Lolita/Jeanne d’Arc Gesher Theater

In Jeanne d’Arc, faith and innocence meet realpolitik.

ISRAEL SASHA DEMIDOV plays Humbert Humbert in ‘Lolita.’  (photo credit: YISHAYAHU FEINBERG)
ISRAEL SASHA DEMIDOV plays Humbert Humbert in ‘Lolita.’
(photo credit: YISHAYAHU FEINBERG)
First of all, congratulations are in order to Gesher, Yekezkel Lazarov, Israel Sasha Demidov and Doron Tavori. To Gesher, which since its first performances in the early ‘90s, has never been afraid to stick its neck out; to Lazarov for, on the face of it, a most unlikely combination of heroines; and to actors Demidov and Tavori for bravura performances.
Lolita follows the iconic book by Vladimir Nabokov about Humbert Humbert, an aging and mentally unstable pedophile (Demidov), and his obsession for the 12-year-old daughter of his landlady, who he nicknames Lolita (the voice of Alona Tzimberg). Like the book, the play follows the uneven, exploitive, and ultimately fatal sexual and emotional relationship between the two, and between Humbert and the other men (Tavori) in Lolita’s life, from a dogged detective to a famous playwright who Humbert murders in a jealous rage, thereby leading to his own downfall.
Jeanne d’Arc deals with the 1431 heresy trial of Joan of Arc (Kiki, a robot with Tzimberg’s voice), who was canonized by the Roman Catholic Church in 1920. The Inquisitor (Tavori) tries every trick in the book to get Joan to incriminate herself, but she eludes him to the end.
To say that this pairing is unusual is to put it mildly. On one hand we have Lolita, a not-so-innocent, conniving, perhaps even amoral teenager. On the other we have Joan, an illiterate 15th-century peasant girl who was burned at the stake for heresy, and whose (blatantly political) conviction was overturned in 1456, her innocence legally and morally confirmed.
Does it work? Yes and no.
Yes, because of its daring, its staging, its two actors, and because the juxtaposition of its characters is not a gimmick but a means, shockingly, to communicate ideas that we, the audience, need to acknowledge.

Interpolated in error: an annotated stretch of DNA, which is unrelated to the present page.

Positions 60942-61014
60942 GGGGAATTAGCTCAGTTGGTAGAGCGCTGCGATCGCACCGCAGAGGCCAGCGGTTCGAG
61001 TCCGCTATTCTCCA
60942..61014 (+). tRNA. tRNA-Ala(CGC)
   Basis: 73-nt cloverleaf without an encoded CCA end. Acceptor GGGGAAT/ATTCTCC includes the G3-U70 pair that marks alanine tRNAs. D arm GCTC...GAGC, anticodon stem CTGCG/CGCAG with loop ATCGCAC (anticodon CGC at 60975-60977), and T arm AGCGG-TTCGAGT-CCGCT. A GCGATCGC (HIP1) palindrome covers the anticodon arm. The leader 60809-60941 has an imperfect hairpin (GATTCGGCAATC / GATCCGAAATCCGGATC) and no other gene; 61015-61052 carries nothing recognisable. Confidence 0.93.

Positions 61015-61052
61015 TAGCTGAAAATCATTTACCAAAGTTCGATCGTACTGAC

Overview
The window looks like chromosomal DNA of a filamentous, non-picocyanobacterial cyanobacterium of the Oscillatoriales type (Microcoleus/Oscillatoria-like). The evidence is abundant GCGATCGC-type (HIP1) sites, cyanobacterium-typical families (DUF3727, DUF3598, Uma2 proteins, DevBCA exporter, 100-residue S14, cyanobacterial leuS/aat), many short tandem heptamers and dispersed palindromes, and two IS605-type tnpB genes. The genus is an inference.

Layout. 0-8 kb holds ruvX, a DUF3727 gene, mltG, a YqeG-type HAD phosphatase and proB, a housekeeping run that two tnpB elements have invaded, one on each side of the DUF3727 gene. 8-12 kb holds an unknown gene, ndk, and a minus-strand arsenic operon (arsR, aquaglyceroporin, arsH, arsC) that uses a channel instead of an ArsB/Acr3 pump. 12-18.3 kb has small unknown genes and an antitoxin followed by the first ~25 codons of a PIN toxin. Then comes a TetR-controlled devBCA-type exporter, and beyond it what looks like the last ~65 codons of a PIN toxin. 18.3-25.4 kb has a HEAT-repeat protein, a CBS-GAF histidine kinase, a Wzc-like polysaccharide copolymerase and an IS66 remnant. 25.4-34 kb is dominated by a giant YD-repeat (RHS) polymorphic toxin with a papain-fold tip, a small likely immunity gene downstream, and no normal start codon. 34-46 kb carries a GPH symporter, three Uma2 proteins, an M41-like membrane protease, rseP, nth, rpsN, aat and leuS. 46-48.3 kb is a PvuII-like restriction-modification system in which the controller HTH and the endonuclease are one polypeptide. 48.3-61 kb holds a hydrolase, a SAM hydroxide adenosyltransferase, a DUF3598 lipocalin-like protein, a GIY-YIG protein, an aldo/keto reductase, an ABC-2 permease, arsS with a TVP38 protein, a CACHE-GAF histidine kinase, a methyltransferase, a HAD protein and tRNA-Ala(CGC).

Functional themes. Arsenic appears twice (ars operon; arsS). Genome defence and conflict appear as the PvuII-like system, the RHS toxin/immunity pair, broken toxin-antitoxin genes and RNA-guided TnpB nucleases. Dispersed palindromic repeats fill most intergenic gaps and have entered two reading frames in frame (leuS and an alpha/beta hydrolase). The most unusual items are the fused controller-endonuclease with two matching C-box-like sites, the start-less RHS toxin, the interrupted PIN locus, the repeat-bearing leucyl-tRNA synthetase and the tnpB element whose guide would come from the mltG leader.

No, because at its worst, specifically in Lolita, it got a little self-indulgent, which is to say, what was needed was more ruthlessness and less dazzle, which Jeanne provided.
And dazzle there is. A group of girls dressed in white practices ballet at the barre. Those same girls bear witness in Jeanne. A white Cadillac convertible _ here also the symbol of impermanence – dominates the stage in Lolita. Kiki (Jeanne) is white. White is the color of purity and of innocence.
In Jeanne d’Arc, faith and innocence meet realpolitik. Neither side has a chance. In Lolita, innocence never has a chance either, because there isn’t any. Both the girl and the man are damaged goods. One exploits the other. In the program, Lazarov talks about morality. The key to both plays is actually innocence, also known as virtue in its most literal sense, something that World War I took care of in the previous century. When last did we hear of someone being deemed virtuous? The word itself arouses only a snigger these days.
Lolita also put a strain on the actors in terms of text. There is so much of it that both Demidov and Tavori gabbled, and to such an extent, that a lot of the text was simply unintelligible, with the brunt borne by Demidov.
That said, Demidov’s Humbert is a chronically restless, pathetic, uncoordinated and self-justifying; by turns craven, by turns bravado-filled creature – all of which makes for a towering performance, a characterization that is utterly believable. The same may be said of Tavori, whose various characters emanate slyness and corruption.
As the Inquisitor in Jeanne d’Arc, he is wonderfully intense and focused, so much so that one almost forgets – as one is supposed to – that his antagonist is a robot. Let us not forget the voice of Tzimberg that powers both Lolita (who we never see) and Joan, both females, both abused by the male world, and both in their way indomitable.
So, Lolita is a little bit flawed and prolix. Jeanne d’Arc is terse and powerful. And both are worth seeing.